We say the word “Trinity” (one God in three persons), even defend the concept of Trinity with a passion…but I wonder sometimes: have we by our emphasis in word and deed assembled in our faith a Godhead that includes more parts Father and Son and very little, if any, parts Holy Spirit?  If so – if we’ve de-emphasized Holy Spirit in proportion to the other persons of the Trinity…even just a little – have we built our faith upon an ever-so-slightly mis-conceived and off-balance understanding of God? Only you can answer that for yourself. When it comes to God – your studying about God, your relating with God, your spiritual disciplines, even the way you think and talk about God – when it comes to God, do you give priority to one or two parts of the Godhead?  I can, however, answer for the mainline Church as a whole. I’ve even found a term, a phrase, out there – called Holy Spirit Atheism – which is being used to describe this phenomenon in another corner of the universal Church. One author described the term, claiming it does NOT mean that Christians don’t believe the Holy Spirit to be divine but rather that “many Christians think and act as if the Holy Spirit did not exist” (Daniel Horan, Systematic Theology professor at Catholic Theological Union, in The National Catholic Reporter.)

If you do wonder if you’re even a little off-balance in your approach to the three persons of the Trinity, the last two Back To Basics sermons – the ones about God the Father and Jesus (aka Christ the Son) – in conjunction with today’s sermon – about the Holy Spirit – will hopefully give you the tools you need to get things in better balance.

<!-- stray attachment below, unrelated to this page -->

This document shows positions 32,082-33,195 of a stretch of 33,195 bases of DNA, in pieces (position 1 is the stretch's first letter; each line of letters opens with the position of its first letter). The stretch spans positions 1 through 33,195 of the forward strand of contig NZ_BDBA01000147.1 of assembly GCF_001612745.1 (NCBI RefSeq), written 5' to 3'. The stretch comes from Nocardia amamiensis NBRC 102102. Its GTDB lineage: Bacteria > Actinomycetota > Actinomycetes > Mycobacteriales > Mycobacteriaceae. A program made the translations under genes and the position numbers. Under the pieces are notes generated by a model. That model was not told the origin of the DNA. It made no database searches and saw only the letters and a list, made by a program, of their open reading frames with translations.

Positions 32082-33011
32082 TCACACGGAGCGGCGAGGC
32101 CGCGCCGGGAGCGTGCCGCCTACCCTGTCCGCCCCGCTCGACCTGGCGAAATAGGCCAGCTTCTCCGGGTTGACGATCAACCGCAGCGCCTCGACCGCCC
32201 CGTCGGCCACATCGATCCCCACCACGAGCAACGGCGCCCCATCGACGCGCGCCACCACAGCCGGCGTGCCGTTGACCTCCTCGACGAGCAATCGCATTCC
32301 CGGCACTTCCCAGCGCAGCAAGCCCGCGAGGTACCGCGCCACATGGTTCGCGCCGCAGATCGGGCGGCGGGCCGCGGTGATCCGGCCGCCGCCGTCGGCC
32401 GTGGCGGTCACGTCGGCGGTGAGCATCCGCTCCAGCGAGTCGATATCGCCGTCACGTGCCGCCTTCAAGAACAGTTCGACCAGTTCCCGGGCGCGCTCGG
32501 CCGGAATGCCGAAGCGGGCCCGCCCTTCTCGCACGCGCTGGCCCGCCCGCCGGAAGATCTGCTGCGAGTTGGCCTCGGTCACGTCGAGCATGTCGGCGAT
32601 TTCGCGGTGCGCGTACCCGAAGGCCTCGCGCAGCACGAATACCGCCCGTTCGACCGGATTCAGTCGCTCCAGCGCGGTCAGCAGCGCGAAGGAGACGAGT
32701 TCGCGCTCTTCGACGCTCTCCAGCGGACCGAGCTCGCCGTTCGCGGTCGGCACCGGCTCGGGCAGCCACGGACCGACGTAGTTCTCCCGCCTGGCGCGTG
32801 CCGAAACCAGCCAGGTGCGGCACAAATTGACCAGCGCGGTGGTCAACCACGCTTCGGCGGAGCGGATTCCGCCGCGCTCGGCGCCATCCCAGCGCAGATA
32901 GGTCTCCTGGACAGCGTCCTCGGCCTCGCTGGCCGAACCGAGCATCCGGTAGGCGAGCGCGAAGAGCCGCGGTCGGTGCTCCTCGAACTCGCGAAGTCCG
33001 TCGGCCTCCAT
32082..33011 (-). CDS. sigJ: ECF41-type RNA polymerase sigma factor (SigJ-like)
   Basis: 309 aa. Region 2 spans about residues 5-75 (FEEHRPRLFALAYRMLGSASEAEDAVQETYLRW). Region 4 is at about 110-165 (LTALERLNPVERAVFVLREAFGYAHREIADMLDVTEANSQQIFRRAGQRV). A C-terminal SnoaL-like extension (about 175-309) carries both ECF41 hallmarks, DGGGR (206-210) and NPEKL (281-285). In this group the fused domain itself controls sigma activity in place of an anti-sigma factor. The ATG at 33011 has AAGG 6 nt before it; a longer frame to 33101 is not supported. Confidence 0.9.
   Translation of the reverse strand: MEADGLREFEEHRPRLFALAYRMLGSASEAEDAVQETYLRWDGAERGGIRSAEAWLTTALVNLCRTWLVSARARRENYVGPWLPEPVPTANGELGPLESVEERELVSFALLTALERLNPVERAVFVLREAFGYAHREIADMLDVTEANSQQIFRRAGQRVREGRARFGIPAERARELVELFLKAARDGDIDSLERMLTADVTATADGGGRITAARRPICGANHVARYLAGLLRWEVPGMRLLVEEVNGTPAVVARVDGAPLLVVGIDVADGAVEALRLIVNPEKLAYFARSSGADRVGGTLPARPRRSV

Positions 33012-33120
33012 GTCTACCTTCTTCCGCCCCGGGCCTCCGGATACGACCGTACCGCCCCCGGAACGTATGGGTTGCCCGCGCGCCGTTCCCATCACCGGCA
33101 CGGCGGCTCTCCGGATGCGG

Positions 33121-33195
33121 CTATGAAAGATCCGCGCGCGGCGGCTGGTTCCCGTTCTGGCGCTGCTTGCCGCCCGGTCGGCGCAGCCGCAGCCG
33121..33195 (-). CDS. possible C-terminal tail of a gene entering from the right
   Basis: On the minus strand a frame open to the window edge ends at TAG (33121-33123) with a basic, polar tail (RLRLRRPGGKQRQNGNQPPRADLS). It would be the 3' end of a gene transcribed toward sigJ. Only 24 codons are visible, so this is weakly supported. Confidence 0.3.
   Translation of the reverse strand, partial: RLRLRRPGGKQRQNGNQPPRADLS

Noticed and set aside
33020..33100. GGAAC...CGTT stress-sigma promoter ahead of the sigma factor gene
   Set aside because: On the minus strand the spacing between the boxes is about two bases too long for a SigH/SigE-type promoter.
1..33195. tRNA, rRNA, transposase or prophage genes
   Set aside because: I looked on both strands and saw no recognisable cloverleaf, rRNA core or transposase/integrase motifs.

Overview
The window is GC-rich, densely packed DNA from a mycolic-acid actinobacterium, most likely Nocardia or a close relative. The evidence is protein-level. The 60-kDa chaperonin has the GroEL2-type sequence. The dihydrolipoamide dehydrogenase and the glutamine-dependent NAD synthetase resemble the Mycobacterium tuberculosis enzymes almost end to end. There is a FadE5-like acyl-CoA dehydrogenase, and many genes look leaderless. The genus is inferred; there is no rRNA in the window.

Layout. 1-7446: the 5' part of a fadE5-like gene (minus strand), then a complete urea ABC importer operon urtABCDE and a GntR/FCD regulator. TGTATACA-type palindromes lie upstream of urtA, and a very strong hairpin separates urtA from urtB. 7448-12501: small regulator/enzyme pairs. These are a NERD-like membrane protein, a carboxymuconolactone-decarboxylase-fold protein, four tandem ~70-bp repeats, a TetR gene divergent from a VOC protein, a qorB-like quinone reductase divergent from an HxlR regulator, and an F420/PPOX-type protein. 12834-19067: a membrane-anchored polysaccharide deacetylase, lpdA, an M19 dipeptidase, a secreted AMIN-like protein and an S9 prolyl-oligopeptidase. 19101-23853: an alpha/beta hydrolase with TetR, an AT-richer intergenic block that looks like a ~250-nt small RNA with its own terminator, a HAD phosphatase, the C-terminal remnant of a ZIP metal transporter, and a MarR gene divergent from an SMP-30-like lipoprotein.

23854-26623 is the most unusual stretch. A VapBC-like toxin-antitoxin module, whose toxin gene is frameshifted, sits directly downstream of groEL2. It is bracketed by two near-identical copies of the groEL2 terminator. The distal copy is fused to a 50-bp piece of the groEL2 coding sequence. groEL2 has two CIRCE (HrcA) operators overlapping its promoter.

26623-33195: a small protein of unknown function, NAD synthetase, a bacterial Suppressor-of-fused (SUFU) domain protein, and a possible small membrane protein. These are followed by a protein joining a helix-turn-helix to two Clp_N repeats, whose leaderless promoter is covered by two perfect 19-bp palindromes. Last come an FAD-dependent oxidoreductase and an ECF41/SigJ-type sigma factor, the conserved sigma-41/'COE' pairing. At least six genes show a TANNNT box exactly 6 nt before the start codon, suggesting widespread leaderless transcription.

Today, much like I’ve done the past two weeks when discussing God the Father and Jesus, I will help you explore and consider what you believe about certain fundamental aspects of the Holy Spirit and why what you believe matters in the regular course of your life.  

Aspect #1 – With God since the Beginning.  That’s right, the Holy Spirit is eternal, which…makes sense.  Every part or person of God must be eternal, right? And yet, so many Christians I talk to describe the Holy Spirit as a New Testament thing.  Which is why our first reading comes from the very FIRST two verses of the Bible.

Honestly, I don’t get translators sometimes.  For example, why do they translate this thing that swept over the face of the waters – the waters of the deep being what in these verses appear to have pre-existed God’s creating work – why do they translate this as “a wind from God”?  Y’all, the word is the Hebrew “ruach”, a word that can mean wind…and breath…and spirit. So we’ve got to use context clues. Hmm. Let me think. Before God started creating, what might have existed:

  • The wind of God?
  • The breath of God?
  • Or, the Spirit of God?

I hope you can see that this is a description of God’s Holy Spirit…regardless of how it’s translated.

Indeed, God’s Spirit is directly referenced so many times in the Old Testament, I lost count at around 100 before I decided to give up trying to count them all.

OK…why does this matter?  Theologically, it matters because it calls us to understand God’s Holy Spirit as having been active a LOT longer than most of us think…which means we can go back further than the New Testament if we want to study and understand this third person of the Trinity.